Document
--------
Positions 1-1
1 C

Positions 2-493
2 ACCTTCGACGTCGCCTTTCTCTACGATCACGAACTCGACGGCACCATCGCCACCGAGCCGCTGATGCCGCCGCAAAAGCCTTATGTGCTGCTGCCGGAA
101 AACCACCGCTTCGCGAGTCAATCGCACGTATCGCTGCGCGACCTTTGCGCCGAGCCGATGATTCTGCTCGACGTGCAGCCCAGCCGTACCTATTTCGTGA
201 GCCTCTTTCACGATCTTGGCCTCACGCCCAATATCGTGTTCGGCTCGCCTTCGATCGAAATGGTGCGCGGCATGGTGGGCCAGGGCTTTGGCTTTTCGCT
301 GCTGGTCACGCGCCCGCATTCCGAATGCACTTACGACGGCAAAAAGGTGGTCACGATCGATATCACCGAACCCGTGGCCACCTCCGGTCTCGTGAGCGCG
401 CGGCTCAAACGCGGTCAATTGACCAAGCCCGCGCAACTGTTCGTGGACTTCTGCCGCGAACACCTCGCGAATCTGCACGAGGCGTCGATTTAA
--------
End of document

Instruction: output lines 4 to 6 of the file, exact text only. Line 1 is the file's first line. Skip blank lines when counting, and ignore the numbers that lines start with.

2 ACCTTCGACGTCGCCTTTCTCTACGATCACGAACTCGACGGCACCATCGCCACCGAGCCGCTGATGCCGCCGCAAAAGCCTTATGTGCTGCTGCCGGAA
101 AACCACCGCTTCGCGAGTCAATCGCACGTATCGCTGCGCGACCTTTGCGCCGAGCCGATGATTCTGCTCGACGTGCAGCCCAGCCGTACCTATTTCGTGA
201 GCCTCTTTCACGATCTTGGCCTCACGCCCAATATCGTGTTCGGCTCGCCTTCGATCGAAATGGTGCGCGGCATGGTGGGCCAGGGCTTTGGCTTTTCGCT